Dangerous Millennials?

I return to Joel Kotkin’s essay, “America’s Drift Toward Feudalism“ (American Affairs Journal, Winter 2019), which I quoted recently and favorably. This is from the final passages of the essay:

In the world envisioned by the oligarchs [the ultrarich, especially the czars of Big Tech and financial institutions] and the clerisy [affluent professionals and members of the academic-goverment-information-media complex], the poor and much of the middle class are destined to become more dependent on the state. This dependency could be accelerated as their labor is devalued both by policy hostile to the industrial economy, and by the greater implementation of automation and artificial intelligence.

Opposing these forces will be very difficult, particularly given the orientation of our media, academia, and the nonprofit world, as well as the massive wealth accumulated by the oligarchs. A system that grants favors and entertainment to its citizens but denies them prop­erty expects little in return. This kind of state, Tocqueville suggested, can be used to keep its members in “perpetual childhood”; it “would degrade men rather than tormenting them.”

Reversing our path away from a new feudalism will require, among other things, a rediscovery of belief in our basic values and what it means to be an American. Nearly 40 percent of young Ameri­cans, for example, think the country lacks “a history to be proud of.” Fewer young people than previous generations place an emphasis on family, religion, or patriotism. Rather than look at what binds a dem­ocratic society together, the focus on both right and left has been on narrow identities incapable of sustaining a democratic and pluralistic society. The new generation has become cut off from the traditions and values of our past. If one does not even know of the legacies underpinning our democracy, one is not likely to notice when they are lost. Recovering a sense of pride and identification with Ameri­ca’s achievements is an essential component of any attempt to recover the drive, ambition, and self-confidence that propelled the United States to the space age. If we want to rescue the future from a new and pernicious form of feudalism, we will have to recover this ground.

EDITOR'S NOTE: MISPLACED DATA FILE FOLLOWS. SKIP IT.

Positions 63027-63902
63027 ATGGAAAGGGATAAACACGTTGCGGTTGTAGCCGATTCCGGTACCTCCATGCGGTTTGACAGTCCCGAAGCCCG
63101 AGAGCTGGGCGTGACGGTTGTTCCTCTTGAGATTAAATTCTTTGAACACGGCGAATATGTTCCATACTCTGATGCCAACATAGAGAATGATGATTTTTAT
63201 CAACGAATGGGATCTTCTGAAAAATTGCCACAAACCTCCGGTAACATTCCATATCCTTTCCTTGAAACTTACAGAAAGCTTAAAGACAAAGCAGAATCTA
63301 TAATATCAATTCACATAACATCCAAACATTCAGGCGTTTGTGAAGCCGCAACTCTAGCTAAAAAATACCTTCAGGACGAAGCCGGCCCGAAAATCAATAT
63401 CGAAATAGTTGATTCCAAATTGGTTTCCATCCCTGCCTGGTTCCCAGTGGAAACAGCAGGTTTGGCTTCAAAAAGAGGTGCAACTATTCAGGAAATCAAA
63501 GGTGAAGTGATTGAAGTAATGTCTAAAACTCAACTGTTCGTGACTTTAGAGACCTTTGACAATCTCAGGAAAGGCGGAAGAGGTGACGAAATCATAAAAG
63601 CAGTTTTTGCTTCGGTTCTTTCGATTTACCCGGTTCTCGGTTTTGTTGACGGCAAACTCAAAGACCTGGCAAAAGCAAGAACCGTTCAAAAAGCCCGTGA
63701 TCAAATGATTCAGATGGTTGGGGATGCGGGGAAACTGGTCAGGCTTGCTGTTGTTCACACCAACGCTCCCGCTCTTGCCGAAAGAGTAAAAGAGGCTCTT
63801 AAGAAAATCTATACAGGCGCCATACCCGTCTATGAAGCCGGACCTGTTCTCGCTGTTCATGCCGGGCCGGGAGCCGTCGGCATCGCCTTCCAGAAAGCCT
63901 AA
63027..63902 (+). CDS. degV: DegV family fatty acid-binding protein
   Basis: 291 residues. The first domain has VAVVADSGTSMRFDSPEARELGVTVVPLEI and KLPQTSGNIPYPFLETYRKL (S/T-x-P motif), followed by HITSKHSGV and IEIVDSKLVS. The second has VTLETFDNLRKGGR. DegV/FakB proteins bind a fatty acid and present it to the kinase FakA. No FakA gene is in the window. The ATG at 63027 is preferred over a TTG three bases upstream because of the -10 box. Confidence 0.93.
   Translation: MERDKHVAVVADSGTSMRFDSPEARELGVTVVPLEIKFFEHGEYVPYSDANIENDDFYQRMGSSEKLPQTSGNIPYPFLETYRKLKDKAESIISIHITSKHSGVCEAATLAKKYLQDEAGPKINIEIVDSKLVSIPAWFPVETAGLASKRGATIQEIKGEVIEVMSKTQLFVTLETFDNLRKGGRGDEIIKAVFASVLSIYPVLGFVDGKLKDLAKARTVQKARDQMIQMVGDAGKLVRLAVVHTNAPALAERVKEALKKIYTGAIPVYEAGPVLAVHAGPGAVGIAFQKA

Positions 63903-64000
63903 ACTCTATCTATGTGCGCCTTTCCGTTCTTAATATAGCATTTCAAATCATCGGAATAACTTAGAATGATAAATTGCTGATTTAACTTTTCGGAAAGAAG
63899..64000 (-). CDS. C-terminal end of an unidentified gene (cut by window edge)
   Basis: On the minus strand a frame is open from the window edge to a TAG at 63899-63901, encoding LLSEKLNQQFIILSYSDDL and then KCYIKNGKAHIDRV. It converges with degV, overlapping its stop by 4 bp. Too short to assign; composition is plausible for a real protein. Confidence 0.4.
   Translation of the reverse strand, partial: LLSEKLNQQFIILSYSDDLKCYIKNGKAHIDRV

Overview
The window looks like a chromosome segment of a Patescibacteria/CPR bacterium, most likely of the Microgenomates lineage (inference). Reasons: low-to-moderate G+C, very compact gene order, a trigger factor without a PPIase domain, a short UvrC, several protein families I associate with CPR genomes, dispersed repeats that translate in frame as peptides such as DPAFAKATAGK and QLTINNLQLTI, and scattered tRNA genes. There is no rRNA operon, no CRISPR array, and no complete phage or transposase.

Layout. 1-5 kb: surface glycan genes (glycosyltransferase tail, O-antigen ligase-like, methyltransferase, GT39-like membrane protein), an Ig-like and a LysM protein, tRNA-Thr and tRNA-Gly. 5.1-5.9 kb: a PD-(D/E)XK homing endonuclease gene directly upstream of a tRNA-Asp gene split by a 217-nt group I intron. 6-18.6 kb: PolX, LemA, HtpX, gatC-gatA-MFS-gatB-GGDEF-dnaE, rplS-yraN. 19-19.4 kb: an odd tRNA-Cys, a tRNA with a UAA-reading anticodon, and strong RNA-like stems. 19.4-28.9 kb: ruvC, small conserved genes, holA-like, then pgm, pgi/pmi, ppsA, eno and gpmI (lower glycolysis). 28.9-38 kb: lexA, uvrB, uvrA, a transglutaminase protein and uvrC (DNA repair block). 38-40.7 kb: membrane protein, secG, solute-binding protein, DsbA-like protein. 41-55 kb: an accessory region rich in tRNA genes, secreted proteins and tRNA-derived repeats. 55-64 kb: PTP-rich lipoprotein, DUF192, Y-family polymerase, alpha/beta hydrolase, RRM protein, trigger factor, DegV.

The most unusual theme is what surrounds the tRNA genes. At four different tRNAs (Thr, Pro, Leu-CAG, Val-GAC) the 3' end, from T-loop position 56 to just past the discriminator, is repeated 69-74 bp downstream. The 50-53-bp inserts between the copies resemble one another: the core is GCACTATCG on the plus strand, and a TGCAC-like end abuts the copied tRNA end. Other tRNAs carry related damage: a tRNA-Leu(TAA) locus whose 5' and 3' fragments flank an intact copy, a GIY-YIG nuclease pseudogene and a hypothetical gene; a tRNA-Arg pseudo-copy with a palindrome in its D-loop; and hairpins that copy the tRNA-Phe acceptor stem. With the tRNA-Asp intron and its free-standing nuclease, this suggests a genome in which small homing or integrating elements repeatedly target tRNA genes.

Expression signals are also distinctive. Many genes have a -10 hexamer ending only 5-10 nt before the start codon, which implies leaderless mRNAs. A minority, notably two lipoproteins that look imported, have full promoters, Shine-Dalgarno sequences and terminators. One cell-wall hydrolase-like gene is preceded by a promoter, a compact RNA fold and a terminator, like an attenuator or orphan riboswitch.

To reverse neo-feudalism, the Third Estate—the class most threat­ened by the ascendency of the oligarchs and the clerisy—needs to re­invigorate its political will, just as it did during the Revolution and in the various struggles that followed. “Happy the nation whose people has not forgotten to how to rebel,” noted the British historian R. H. Tawney. Whether we can understand and defy the new feudalism will determine the kind of world our children will inherit.

There is altogether too much reification going on here. Take the final paragraph, for example, where Kotkin says that the Third Estate (the poor and middle class) “needs to invigorate its political will”. The Third Estate is an abstraction, not an actual association of persons united for the purpose of taking collective action.

Individual members of the Third Estate will do whatever it is that they choose to do and are capable of doing. One frightening possibility is that enough of them will take to the polls and increasingly tip the balance toward left-wing politicians who promise to share the wealth. Having followed Kotkin’s blog for some time, I doubt that that is an outcome he prefers, inasmuch as efforts to share the wealth are economically destructive — especially for members of the Third Estate.

For more about the economic status of Millennials (as an abstract group), see Timothy Taylor’s “About Millennials“.

Mass (Economic) Hysteria: Income Inequality and Related Themes

It seems as though everyone’s talking and writing about stagnant wages, growing income inequality, gender discrimination in pay, concentration of wealth, no/less/too-little upward mobility, shrinking middle class, foreclosure of opportunity, end of the American Dream, higher mortality rates (due to income inequality), and on and on and on. (Insert exclamation marks to heighten the sense of outrage.)

All of these complaints — which emanate from the left and resound loudly in the media — presuppose the existence of several Platonic ideals; for example: correct wage levels, correct degrees of income and wealth inequality, correct rates of upward (and downward) mobility, an actually identifiable and permanent middle class, a measurable and optimum amount of opportunity, a definition of the American Dream that is more than pablum, and on and on.

All such ideals, of course, exist only in the minds of those who complain about stagnant wages, etc. But no matter — any excuse for further government intervention in the economy will do. And further government intervention will only harm those persons whom it is meant to help, by further reducing the rate of economic growth.